This joins the protectionist play to a broader campaign to discredit palm oil. European policy-makers echo arguments made by Western environmental activists that biofuels from Asia are environmentally troublesome because oil palm plantations reduce forest biodiversity.
These claims do not withstand scrutiny. Forest biodiversity is achieved by reserving areas of natural forest.
The Worldwide Wildlife Fund for Nature (WWF) says that around 10 per cent of the world’s forests needs to be conserved to achieve this goal. More than half of Malaysia’s land and one quarter of Indonesia’s, the two largest palm oil producers, are already set aside.
Conversely, the WWF target in forest preservation has not been reached in most of the European Union. In Germany, land reserved to conserve natural forest is just 4 per cent.
Where are the environmental activists’ demands to restrict E.U. trade to protect Europe’s forest biodiversity?
Furthermore, Asian biofuel is significantly more sustainable than European biofuel. It also uses much less land to produce the same amount of energy and generates 10 times as much energy as is required to produce it. By contrast, biofuels produced from European rapeseed generate only four times as much energy relative to the input.
Despite this, European biofuel producers and environmental activists are pressuring the E.U. to increase the trade coercion in the Renewable Energy Directive by restricting imports if something called “Indirect Land Use Change” occurs when they are produced.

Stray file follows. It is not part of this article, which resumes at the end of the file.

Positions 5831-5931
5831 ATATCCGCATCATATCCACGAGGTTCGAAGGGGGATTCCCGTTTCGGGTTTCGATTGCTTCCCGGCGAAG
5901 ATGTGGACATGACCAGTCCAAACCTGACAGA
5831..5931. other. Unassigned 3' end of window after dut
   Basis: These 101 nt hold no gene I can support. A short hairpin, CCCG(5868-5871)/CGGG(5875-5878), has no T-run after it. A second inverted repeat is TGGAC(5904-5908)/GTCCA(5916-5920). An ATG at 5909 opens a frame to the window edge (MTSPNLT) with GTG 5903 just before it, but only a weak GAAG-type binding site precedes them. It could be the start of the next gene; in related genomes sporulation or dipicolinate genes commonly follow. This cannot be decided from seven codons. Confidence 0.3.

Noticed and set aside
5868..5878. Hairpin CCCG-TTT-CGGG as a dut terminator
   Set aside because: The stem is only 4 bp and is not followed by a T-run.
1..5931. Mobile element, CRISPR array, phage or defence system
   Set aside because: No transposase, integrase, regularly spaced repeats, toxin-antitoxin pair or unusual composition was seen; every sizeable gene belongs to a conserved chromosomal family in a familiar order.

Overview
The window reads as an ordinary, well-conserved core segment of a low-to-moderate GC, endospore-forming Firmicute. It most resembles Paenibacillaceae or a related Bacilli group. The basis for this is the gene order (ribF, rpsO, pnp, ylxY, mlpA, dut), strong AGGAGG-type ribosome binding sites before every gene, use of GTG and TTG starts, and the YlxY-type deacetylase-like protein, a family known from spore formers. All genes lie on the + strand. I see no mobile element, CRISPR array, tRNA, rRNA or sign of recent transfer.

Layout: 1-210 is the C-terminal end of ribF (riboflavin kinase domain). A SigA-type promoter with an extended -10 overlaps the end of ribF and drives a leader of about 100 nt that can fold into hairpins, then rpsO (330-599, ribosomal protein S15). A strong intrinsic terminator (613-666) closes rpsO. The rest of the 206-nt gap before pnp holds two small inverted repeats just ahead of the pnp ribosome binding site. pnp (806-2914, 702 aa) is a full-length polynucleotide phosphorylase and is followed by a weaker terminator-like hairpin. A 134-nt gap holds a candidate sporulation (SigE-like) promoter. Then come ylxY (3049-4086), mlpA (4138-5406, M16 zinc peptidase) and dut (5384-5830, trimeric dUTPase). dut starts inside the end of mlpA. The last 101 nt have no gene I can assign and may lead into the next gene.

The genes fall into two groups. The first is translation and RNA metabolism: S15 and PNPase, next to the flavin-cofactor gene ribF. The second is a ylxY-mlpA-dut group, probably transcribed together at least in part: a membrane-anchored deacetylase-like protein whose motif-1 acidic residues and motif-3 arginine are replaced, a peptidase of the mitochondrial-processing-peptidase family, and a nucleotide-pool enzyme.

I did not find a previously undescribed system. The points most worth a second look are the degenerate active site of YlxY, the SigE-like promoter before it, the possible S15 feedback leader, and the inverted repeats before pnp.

Let me be plain about what this means. The conversion of forest land to produce higher value products like palm oil, cocoa or rubber is the leading means of reducing poverty in most developing countries. The idea being toyed with in Brussels is to use the threat of trade sanctions to pressure countries into giving up the leading anti-poverty tool.
Research from the Stern Review showed that the economic benefit to poor countries of growing palm oil vastly exceeded the value of any other use of the land. The World Bank, for example, found that developing palm oil was one of the most effective ways of reducing poverty in Indonesia. In Malaysia, palm oil was developed to create livelihoods for poor, landless farmers.
Asian governments and businesses are not asking for much — simply the chance to develop their natural resources as Europe did for hundreds of years.
There is a historical tendency in Europe to seek to mold others in its image. This was part of what some styled the “white man’s burden” during the colonial era. Has this tendency reasserted itself as the Green man’s burden?
Tun Dr Lim Keng Yaik has always delivered lively speeches when he was Primary Industries Minister from 1986 to 2004. His sharp wit and dry humour make him a favourite among journalists. Yesterday, he packed the hall with laughter, when he pitched for a US$20,000 salaried job, to counter smear campaign against palm oil in the US and Europe. My colleague Zaidi Ismail reports from PIPOC 2009 in Kuala Lumpur.
TUN Dr Lim Keng Yaik, a former primary industries minister, has proposed that Malaysia appoint an oil palm ambassador to the US and Europe to counter all the negative perceptions and unfounded allegations made against the commodity.
The Primary Industries Ministry is now known as the Plantation Industries and Commodities Ministry.